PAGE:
It is a common misconception to think that only seriously ill people need counseling. Studies have shown that over 80 percent of people can benefit from counseling at some point in their lives. People come in to talk to a counselor because they are having some problems in their lives for which they are seeking help in finding resolution. Some of the types of problems presented by students coming to the Rensselaer Counseling Service include low self confidence or self esteem; help with finding or losing a relationship; understanding puzzling emotional states; self defeating behaviors; alcohol and drug abuse; poor grades; anxiety; eating disorders; depression and/or suicidal thoughts or ideas; difficulty making decisions; lack of purpose and life direction; gender identity issues; family problems or conflict; and low motivation.
A spring 2008 survey by the The American College Health Association obtained data from 80,121 randomly selected students from 106 campuses. When students were asked about health related issues that negatively impacted on their academic performance, eight out of the top 10 were issues that are dealt with at a college counseling service. These included stress, sleep difficulties, concern for a troubled friend or family member, excessive internet use/computer games, depression/anxiety/seasonal affective disorder, relationship difficulty, death of a friend or family member, and alcohol use.
While these very common issues of adjustment to college life are dealt with at the Rensselaer Counseling Service, we are also available for students who have major mental health disorders. It has been estimated that at least 25 percent of Americans fall into this category.
The goals of counseling include helping one learn about their maladaptive behavioral habits, self-defeating thoughts, and disruptive feelings that interfere with adjusting to life, and to make the changes needed to function and feel better. Counseling is an on-going collaborative process in which the student and counselor jointly define the goals. With the help of a caring, attentive counselor, the student works towards making the changes that will achieve these goals. The services of the Rensselaer Counseling Service are in high demand, with about 15 percent of the student population being seen each year. For this reason services are provided on a short term basis, averaging about six sessions a semester. In addition to providing individual and couple’s counseling, there is a group that meets weekly to work on social anxiety. In case of after-hours emergencies, an on call counselor can be reached any time of day or night by calling Public Safety at 276-6611.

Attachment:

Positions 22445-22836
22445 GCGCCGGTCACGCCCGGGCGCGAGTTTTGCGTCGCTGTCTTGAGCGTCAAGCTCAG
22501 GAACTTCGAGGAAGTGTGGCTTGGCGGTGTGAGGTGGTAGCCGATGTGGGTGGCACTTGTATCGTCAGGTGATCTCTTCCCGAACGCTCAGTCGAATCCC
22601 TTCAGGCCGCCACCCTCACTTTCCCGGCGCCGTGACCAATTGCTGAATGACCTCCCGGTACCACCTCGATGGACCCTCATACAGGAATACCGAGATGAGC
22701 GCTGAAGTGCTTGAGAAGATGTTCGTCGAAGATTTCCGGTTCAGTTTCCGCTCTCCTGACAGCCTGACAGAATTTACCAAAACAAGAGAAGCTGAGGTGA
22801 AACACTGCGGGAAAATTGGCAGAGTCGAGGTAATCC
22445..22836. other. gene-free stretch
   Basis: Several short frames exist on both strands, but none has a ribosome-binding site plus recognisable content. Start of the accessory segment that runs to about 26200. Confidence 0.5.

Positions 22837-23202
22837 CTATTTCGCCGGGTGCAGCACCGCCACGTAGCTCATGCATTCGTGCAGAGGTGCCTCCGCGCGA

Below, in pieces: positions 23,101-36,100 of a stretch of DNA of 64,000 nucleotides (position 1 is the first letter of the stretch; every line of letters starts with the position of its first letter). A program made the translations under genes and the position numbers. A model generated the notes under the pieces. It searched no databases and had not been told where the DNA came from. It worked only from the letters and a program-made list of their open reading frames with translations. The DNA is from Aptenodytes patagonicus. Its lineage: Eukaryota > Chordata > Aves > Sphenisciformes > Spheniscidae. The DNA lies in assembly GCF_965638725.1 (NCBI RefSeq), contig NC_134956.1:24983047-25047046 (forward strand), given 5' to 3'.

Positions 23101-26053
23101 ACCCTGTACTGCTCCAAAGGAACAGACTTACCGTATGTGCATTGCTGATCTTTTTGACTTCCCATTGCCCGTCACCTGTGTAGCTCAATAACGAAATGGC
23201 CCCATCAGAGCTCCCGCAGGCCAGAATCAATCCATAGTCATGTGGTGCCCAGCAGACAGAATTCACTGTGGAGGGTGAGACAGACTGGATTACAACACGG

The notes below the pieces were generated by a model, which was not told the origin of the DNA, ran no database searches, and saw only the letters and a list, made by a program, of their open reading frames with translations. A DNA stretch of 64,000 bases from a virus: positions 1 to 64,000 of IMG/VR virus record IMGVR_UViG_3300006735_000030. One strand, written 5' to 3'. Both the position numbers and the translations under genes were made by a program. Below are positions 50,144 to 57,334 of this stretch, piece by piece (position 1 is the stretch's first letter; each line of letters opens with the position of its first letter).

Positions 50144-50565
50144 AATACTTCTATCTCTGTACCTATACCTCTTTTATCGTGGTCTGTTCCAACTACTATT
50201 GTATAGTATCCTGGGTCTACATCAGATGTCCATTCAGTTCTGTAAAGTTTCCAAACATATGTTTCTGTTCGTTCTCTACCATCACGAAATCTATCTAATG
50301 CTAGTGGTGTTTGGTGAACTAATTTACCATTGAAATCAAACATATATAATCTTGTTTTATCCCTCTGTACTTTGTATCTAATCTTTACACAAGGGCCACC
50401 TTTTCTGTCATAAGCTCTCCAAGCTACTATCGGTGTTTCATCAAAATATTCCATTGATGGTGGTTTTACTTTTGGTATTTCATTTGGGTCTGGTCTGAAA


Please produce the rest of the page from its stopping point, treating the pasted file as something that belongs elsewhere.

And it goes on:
Confidentiality is an important aspect of the counseling relationship. Students’ confidentiality is strictly maintained except in the following situations: when a student presents a clear and present danger to themself or to another person; when there is substantial likelihood that a student will, in the near future, suffer serious harm due to lack of capacity to protect themselves from harm or provide for their basic needs; when there is suspicion of child abuse or elder abuse; and lastly in the event of a lawsuit in which records are subpoenaed. Also, parents of a student under the age of 18 would need to be informed the student is receiving counseling unless the student indicates in writing he/she is voluntarily seeking counseling, indicates that he/she does not want the parents informed, and the counselor believes it would be detrimental to the counseling process to inform the parents.
A review of 3,000 studies and 300 summaries of studies have indicated that counseling/psychotherapy produces consistent and positive effects. Available data suggests that 79 percent of clients who seek treatment are better off than clients who do not seek treatment (The Effectiveness of Psychotherapy: What Research Tells Us; Henny Westra, Ph.D.; findapsychologist.org). Closer to home, anonymous satisfaction surveys of students seen at the Rensselaer Counseling Service over recent years revealed that between 90 to 100 percent of the students responding felt that their concerns were addressed in counseling, and/or stated they were satisfied with their experience with the Counseling Service. In another survey given to students seen at the Counseling Service in the spring 2009 semester the students were asked to rate the degree of positive impact counseling had on them. It was found that there was a statistically significant positive correlation between the number of times a student was seen at the Counseling Service and the degree to which the students found that the counseling had a positive impact on them, suggesting that students will receive more of a benefit from the counseling process if they stick with the process rather than just dropping in once or twice.
The Counseling Service is located in suite 4100 of Academy Hall, and is part of the Health Center. It is staffed by six highly experienced clinicians with many years of experience working with college students. The director is a psychiatrist (Dr. Ben Marte). The rest of the staff includes three psychologists (Lorna Guyett, Keith Anderson, Joe Albert) and two Licensed Clinical Social Workers (Lydia Rest, Sheryl Spencer). There is no fee for being seen at the Counseling Service, the service being covered by the student health fee. Appointments can be made by calling 276-6479. Because of the high demand for service we ask that if a student cannot keep an appointment they call as soon as possible to cancel so that another student can use the time.